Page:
China Focus: China upgrades training of nursing professionals for aging population

2024-July-5 13:51 By: Xinhua

by Xinhua writer Wang Aihua

BEIJING, July 4 (Xinhua) -- In 2020, Liu Jiayun became one of China's first undergraduate students enrolled in the major of elderly care at the Shanghai University of Engineering Science (SUES).

In the past four years, Liu and her 30-some classmates have followed a progressive curriculum design on campus, from general knowledge about the elderly care industry, laws and regulations, to operation and management skills. This will be combined with internships at elderly care institutions, working from basic posts to management.

"Sometimes our teachers had to collect teaching materials by themselves due to lack of reference books," she said. "We were also invited to participate in investigative projects on new developments in the industry."

With a population aged 60 or above expected to top 400 million by around 2035, China is upgrading the training of nursing professionals to bridge the gap between talent supply and demand, particularly at the higher end of the service.

In 2019, the Ministry of Education and several other departments urged universities to set up elderly care majors. The SUES and the Shandong Women's University (SWU) were the first to do so, aiming to nurture talents proficient in both theories and practices. More than 200 universities nationwide have opened relevant majors for undergraduates, complementing vocational education.

Ma Liang, a professor of public management at Renmin University of China, said most Chinese universities were not ready to set up elderly care majors when rapid aging widened the talent supply and demand gap. "Many students also hesitated to choose this major because jobs related to elderly care may start with unsatisfactory payment or high workload," said Ma.

Things have changed over the years. According to the SUES, the number of students enrolled in its elderly care major has grown yearly since 2020, with a higher proportion of them making the major their first choice when applying for colleges.

Ma pointed out that the industry now offers sufficient job vacancies, a blessing for graduates in today's fiercely competitive job market, plus significant space for long-term career development if one becomes a veteran.

During the graduation season this year, Liu and her classmates were thrilled to find a number of job vacancies at a specially organized recruitment session on their campus, ranging from management posts in nursing homes to counselors for individual elderly care and health secretaries. "Employers usually find my major novel and suits their needs," said Liu, who quickly secured a job with the Association of Senior Service in Shanghai.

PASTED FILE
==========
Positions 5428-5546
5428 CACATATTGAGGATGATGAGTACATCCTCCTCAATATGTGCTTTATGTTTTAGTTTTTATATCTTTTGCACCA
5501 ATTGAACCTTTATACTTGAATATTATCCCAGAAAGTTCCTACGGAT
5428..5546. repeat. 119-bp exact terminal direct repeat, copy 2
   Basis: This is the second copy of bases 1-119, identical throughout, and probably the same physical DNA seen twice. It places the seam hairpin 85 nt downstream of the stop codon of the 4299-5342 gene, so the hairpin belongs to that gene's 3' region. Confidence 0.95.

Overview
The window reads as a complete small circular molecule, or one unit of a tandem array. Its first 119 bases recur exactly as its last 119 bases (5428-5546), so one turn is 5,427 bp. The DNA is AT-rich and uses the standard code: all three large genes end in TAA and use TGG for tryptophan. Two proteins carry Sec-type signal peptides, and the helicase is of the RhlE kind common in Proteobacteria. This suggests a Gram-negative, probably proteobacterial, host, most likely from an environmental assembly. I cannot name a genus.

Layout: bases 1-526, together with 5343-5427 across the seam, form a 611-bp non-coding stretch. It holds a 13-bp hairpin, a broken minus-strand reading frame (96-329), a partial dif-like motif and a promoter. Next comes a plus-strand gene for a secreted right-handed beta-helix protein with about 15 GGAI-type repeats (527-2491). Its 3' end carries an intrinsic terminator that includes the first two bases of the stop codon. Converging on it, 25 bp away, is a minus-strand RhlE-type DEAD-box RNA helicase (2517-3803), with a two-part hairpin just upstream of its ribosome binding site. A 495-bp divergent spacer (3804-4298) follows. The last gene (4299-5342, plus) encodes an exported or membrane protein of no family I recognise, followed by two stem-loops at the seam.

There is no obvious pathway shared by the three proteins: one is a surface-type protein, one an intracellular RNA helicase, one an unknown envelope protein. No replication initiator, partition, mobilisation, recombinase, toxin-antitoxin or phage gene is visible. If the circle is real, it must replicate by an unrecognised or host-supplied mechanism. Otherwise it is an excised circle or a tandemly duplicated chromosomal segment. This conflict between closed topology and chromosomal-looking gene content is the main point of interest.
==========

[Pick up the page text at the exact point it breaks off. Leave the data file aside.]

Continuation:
Zhang Jingfeng, general manager of a senior care service provider in Shanghai named Renshoutang, said the company offered salaries of nearly 10,000 yuan (about 1,402 U.S. dollars) for management posts at the SUES campus recruitment session plus a career development package spanning three to five years for new employees.

Industry insiders say many businesses urgently need management staff, which the bachelor's degree holders fit perfectly.

To make relevant jobs more attractive, the central authorities issued a document in 2021 requiring employers in the elderly care industry to raise employee payments and offer clear career development paths.

Last month, the Ministry of Human Resources and Social Security issued a notice promising to support medical staff at elderly care service institutions by sitting in on the vocational qualification exam and having their professional titles reviewed. Subsidies on social insurance will also be offered to small and micro-sized gray hair economy businesses that employ college graduates.

Major cities are also pioneering efforts to attract educated youngsters in this area. The Pudong New Area, home to the largest senior population among all districts of Shanghai, had encouraged college graduates to work in elderly care institutions, built training camps for them, and established studios for experienced practitioners.

Lin Manqing, one of the graduates at the SWU who will soon take a marketing job at a nursing institution in Qingdao, Shandong Province, shared her optimism about the future. "The university offered us a very good chance to learn knowledge, know different people and accumulate work experiences," she said. "Hope we can stay confident and dare to try."

Editor: WXY
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